Old boats inspire love in their owners | Local

LAKE GEORGE – Something about old boats makes people fall in love.

Maybe it’s the beauty of the wood, the way it’s processed, or the nostalgia it causes.

“It’s really beautiful,” David Strobino said of his custom-built wooden boat.

Strobino, of Clayville near Utica, saw plans for a 1936 AA Apel boat in Motor Boating Magazine and couldn’t take his eyes off it.

“It’s not practical as hell, but I like the way it looks,” he said.

This particular boat was designed to compete in races, he said. An Apel boat set a world record in 1947, reaching 77 mph.

Strobino was one of the boat owners who displayed his boat at the 47th Antique and Classic Boat Show, held in Lake George on Saturday.

Pete Fish, of Fish Brothers Custom Boats in Queensbury, was showing off a replica of El Lagarto.

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“This boat runs like a dream, especially if it’s choppy,” he said.

“The rougher the water, the freer it is. It really comes to life,” he added.

El Legarto, which means the lizard in Spanish, has been dubbed the “leaping lizard of Lake George,” according to an article on the Hydroplane and Raceboat Museum website.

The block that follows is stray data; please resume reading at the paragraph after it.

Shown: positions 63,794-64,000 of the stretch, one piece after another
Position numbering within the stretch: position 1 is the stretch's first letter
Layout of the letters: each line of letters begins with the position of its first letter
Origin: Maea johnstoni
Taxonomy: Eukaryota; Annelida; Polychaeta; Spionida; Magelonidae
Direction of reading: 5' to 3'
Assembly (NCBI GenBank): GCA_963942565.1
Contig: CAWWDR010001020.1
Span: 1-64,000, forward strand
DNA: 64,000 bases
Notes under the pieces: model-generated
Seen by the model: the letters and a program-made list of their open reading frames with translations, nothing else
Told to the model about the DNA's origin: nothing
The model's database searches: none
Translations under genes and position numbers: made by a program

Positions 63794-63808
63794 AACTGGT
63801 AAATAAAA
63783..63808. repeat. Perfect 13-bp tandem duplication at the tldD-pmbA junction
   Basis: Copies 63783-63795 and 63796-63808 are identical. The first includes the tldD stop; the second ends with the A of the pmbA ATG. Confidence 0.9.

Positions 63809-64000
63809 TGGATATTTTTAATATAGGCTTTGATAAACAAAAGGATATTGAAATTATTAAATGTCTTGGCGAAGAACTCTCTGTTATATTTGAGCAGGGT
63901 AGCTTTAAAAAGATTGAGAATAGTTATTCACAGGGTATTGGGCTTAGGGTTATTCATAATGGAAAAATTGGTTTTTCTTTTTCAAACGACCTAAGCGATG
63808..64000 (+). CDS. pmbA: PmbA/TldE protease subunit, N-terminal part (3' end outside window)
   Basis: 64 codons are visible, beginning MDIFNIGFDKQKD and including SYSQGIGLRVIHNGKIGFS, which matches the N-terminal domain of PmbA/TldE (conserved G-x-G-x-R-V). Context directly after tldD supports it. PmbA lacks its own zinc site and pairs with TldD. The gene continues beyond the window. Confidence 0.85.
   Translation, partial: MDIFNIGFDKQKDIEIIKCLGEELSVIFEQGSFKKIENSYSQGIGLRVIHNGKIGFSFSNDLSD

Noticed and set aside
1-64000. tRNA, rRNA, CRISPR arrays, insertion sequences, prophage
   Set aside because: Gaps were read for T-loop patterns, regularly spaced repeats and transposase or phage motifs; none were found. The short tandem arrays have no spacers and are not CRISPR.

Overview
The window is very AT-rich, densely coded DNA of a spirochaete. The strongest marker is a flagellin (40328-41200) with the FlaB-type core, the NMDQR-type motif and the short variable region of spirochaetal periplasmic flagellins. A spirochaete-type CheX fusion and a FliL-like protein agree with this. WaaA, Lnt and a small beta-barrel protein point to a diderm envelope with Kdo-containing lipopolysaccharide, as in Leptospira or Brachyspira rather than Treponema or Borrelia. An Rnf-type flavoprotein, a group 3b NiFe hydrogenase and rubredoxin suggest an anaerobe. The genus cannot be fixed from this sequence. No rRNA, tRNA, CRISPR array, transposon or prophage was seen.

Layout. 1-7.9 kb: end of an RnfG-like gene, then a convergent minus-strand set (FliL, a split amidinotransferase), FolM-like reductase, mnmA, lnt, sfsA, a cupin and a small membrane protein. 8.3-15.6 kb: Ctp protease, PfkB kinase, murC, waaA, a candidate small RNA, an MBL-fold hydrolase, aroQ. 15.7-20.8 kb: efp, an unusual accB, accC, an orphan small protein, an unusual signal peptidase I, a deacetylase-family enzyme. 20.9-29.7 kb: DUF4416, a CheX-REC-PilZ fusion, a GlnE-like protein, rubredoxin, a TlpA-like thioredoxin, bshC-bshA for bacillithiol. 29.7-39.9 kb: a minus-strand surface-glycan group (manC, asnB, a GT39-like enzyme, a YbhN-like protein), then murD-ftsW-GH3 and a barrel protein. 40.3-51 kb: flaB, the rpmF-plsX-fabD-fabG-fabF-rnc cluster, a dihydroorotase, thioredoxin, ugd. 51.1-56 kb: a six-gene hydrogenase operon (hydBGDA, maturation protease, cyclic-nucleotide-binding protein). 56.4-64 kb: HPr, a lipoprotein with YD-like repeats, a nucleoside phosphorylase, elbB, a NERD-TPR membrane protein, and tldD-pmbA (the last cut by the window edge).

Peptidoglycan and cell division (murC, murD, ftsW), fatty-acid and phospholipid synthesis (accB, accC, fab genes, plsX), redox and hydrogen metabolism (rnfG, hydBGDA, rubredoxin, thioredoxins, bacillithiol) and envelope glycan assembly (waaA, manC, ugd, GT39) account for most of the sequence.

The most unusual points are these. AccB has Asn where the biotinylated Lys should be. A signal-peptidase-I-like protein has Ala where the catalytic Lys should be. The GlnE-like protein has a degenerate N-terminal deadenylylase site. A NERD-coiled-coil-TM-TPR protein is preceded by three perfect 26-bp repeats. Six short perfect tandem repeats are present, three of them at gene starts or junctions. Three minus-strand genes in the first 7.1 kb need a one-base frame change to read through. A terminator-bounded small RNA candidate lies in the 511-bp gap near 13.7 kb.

The original ship was built in 1922 and won the Gold Cup in 1933, 1934 and 1936. Jon Bowers, grandson of Dick Bowers, who was a mechanic on the boat, said it was the first time that a boat won three of the races. It was also the oldest boat to have won a race.

Fish said the record of three wins stood for nearly three decades before being broken in 1966.

This replica of El Lagarto, completed in 2012, is the second that Fish Brothers has built.

Rich Rosselli of Trumbull, Connecticut and Hague said he grew up on the water. His family has vacationed in Lake George since he was a young boy.

He was showing off his 1963 Great Way Pacific 19ft. It was one of the first boats made by the Grady-White Company, which now only makes fiberglass boats. He picked it up from a former employee in North Carolina and took it apart and rebuilt it – a two-year labor of love. It was worth it, he said.

“I love the feel of the wood and the way it behaves. It’s functional art on the water,” he said.

Bob Wiggand of Glenmont was checking Trombino’s boat. He said he liked old things. He himself has a 1957 Chris Craft.

“Old wooden boats drive and behave well,” he said.

Michael Goot covers politics, crime and courts, Warren County, education and business. Contact him at 518-742-3320 or [email protected]

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